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Hira Singh and anr. Vs. the State Transport (Appellate) Tribunal, U.P., Lucknow and ors. - Court Judgment

LegalCrystal Citation
SubjectMotor Vehicles
CourtAllahabad High Court
Decided On
Case NumberCivil Misc. Writ No. 2021 of 1970
Judge
Reported inAIR1972All480
ActsMotor Vehicles Act, 1939 - Sections 55 and 64
AppellantHira Singh and anr.
RespondentThe State Transport (Appellate) Tribunal, U.P., Lucknow and ors.
Appellant AdvocateL.P. Naithani, Adv.
Respondent AdvocateStanding Counsel
DispositionPetition allowed
Excerpt:
.....- ambit of preference can not extended beyond co-operative societies - appellate tribunal while deciding appeal discharges quasi-judicial functions - has to apply its own independent judgment - accepting wholesale administrative directions - erroneous - writ allowed. - - he, thereafter, approached the regional transport authority, bareilly for a recommendation to the delhi transport authority so as to enable him to get his permit countersigned by that authority for the purpose of plying his public carrier in the state of delhi as well. the regional transport authority, bereilly however, recommended the case of the petitioner......route permits should be issued only to transport companies holding not less than five public carrier permits and not to an individual. in this view of the matter the appellate tribunal allowed the appeal, and referred the case back to the regional transport authority for a decision afresh on merits. it is this order of the appellate tribunal which is challenged by the petitioner by this petition.2. the matter of the grant of public carrier permits is covered by sections 54 and 55 of the motor vehicles act. by the first proviso to section 55 of the act, the regional transport authority can grant preference in the matter of permits to a registered co-operative society. the preference is confined by this proviso to co-operative societies and to no other person. that being so, the.....
Judgment:
ORDER

C.S.P. Singh, J.

1. The petitioner was granted a public carrier permit. He, thereafter, approached the Regional Transport Authority, Bareilly for a recommendation to the Delhi Transport Authority so as to enable him to get his permit countersigned by that authority for the purpose of plying his public carrier in the State of Delhi as well. Manohar Lal Chawla, respondent No. 3, had also applied for a similar privilege. The Regional Transport Authority, Bereilly however, recommended the case of the petitioner. The Transport Authority at Delhi countersigned the permit of the petitioner. Subsequently an appeal was preferred by Manohar Lal Chawla, respondent No. 3 before the Appellate Tribunal against the recommendation made by the Regional Transport Authority, Bareilly, respondent No. 2. A number of preliminary objections were taken by the petitioner to the appeal but they were overruled. On merits the Appellate Tribunal held that the Regional Transport Authority, Bareilly was in error in making the recommendation in favour of the petitioner who was an individual operator, for, it took the view that on account of the directions of the Inter-State Commission such inter-State route permits should be issued only to Transport Companies holding not less than five public carrier permits and not to an individual. In this view of the matter the Appellate Tribunal allowed the appeal, and referred the case back to the Regional Transport Authority for a decision afresh on merits. It is this order of the Appellate Tribunal which is challenged by the petitioner by this petition.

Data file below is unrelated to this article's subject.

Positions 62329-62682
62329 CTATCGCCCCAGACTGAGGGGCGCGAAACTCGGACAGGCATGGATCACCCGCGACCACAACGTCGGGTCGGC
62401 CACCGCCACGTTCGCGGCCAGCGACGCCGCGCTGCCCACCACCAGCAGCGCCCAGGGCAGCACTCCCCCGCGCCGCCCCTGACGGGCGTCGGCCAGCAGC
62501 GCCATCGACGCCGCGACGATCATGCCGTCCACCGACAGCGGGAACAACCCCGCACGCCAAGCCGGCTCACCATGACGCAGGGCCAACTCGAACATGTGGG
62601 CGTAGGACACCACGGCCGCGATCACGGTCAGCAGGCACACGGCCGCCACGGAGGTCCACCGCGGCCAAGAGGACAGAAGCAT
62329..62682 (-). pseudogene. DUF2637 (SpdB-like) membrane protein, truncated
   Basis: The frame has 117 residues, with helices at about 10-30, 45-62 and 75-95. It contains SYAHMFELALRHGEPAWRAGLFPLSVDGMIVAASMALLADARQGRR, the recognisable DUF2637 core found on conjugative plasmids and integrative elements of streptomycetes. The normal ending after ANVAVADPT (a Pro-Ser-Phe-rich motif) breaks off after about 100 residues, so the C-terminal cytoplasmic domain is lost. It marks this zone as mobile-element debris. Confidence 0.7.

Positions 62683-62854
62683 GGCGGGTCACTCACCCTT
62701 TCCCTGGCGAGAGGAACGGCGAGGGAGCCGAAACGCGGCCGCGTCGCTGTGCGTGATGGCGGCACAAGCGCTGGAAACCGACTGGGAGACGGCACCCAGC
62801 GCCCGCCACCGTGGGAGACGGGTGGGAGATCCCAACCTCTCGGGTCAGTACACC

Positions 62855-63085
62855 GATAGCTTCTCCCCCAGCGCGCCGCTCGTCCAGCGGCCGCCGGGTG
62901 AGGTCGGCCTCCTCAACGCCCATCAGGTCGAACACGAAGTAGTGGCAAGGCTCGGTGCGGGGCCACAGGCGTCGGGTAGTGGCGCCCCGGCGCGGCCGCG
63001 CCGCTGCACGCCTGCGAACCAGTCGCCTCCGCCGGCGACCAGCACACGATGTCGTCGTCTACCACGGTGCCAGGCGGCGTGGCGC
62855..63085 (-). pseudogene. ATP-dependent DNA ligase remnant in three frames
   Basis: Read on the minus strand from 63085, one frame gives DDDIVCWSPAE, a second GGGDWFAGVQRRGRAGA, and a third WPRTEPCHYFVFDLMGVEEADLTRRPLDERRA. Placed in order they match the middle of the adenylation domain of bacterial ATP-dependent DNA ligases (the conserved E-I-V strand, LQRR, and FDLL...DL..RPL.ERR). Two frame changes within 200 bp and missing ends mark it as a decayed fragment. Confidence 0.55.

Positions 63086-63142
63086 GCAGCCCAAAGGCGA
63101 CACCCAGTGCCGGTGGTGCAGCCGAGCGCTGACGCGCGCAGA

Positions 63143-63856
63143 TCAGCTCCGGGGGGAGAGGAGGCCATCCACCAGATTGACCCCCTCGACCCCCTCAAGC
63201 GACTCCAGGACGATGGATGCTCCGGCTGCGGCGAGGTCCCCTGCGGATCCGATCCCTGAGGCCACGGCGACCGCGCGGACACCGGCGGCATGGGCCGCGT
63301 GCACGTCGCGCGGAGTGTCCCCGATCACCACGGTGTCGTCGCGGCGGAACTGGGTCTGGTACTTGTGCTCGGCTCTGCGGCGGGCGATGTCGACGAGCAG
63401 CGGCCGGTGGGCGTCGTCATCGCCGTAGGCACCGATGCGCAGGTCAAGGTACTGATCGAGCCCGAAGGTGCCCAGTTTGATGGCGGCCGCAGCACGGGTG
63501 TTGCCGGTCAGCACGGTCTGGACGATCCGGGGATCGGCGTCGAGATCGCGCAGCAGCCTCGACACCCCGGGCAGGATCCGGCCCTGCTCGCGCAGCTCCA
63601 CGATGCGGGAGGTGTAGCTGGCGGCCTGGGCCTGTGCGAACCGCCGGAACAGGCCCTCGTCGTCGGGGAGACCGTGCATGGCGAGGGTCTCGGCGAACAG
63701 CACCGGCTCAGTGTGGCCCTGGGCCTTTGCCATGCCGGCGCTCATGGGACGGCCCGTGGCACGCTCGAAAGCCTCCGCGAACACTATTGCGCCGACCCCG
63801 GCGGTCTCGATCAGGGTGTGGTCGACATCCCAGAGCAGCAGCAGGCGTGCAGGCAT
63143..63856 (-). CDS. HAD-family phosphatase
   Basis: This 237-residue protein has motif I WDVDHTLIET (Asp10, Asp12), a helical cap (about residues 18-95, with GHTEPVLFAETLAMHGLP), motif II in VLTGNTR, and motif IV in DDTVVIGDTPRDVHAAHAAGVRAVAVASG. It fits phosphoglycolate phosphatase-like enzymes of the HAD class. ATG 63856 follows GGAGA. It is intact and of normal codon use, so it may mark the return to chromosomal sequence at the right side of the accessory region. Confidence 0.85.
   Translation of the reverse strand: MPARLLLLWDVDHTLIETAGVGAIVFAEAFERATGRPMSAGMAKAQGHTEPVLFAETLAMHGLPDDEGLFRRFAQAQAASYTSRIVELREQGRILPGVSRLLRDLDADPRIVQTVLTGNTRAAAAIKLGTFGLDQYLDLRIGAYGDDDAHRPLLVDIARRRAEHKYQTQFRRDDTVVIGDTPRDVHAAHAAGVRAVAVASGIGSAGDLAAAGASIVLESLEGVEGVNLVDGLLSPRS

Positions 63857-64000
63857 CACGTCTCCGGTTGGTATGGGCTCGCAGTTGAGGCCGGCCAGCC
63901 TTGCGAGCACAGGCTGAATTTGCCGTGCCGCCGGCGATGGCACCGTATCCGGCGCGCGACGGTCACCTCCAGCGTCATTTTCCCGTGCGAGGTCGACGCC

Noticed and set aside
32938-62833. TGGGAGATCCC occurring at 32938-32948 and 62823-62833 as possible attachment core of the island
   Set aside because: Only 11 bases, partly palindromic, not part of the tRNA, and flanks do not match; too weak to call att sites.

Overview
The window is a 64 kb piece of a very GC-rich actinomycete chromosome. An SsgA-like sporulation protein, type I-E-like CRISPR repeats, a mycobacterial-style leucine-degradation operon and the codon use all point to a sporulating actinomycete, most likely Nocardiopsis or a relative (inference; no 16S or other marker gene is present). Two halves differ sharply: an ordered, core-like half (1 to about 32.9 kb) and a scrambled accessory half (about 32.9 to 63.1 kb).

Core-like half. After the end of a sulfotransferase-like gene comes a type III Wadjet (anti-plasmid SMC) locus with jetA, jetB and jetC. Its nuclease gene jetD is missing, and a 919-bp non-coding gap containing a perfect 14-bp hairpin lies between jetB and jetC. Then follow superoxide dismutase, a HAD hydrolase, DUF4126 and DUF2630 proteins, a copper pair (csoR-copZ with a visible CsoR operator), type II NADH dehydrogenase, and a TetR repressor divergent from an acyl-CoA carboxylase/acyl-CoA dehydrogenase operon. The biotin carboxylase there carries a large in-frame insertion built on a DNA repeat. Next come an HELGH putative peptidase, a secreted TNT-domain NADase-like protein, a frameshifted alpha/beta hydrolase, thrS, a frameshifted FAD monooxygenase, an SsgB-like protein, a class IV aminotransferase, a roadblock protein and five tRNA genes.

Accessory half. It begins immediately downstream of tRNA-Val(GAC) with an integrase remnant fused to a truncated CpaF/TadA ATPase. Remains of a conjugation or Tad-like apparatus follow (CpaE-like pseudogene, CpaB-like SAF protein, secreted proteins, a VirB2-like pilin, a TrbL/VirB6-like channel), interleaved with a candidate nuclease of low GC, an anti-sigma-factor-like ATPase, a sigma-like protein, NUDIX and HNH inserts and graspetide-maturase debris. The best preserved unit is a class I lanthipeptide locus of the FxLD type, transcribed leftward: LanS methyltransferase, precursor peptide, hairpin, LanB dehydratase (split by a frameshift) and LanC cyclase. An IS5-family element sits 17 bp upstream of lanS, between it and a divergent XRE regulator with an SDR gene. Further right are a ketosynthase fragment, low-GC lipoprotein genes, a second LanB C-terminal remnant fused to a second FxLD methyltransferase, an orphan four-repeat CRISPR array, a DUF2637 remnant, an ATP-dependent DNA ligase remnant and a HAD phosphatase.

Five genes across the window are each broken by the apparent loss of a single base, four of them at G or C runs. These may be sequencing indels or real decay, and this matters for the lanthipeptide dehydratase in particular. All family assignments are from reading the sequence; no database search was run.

2. The matter of the grant of public carrier permits is covered by Sections 54 and 55 of the Motor Vehicles Act. By the first proviso to Section 55 of the Act, the Regional Transport Authority can grant preference in the matter of permits to a registered Co-operative Society. The preference is confined by this proviso to Co-operative Societies and to no other person. That being so, the ambit of the preference cannot be extended to bodies other than Co-operative Societies. Any attempt to do so would be in transgression of the statute. The Appellate Tribunal has fallen into an error, in allowing the appeal on the consideration that the permit should have been granted to a Transport Company, which had more than five public carrier permits as they were viable units. The order of the Appellate Tribunal also suffers from another infirmity. The Appellate Tribunal, while deciding the appeal, discharged a quasi-judicial function and in doing so it has to apply its own independent judgment and could not dispose of the matter by accepting wholesale administrative directions issued by the Inter-State Commission. The Inter-State Commission does not have any statutory power to issue any direction for the guidance of Tribunals while exercising appellate powers. The order of the Appellate Tribunal is patently erroneous and deserves to be quashed.

3. The writ petition is accordingly allowed and the order of the Appellate Tribunal (Annexure 'C') to the petition is quashed. As no one appears to oppose this petition, there shall be no order as to costs.


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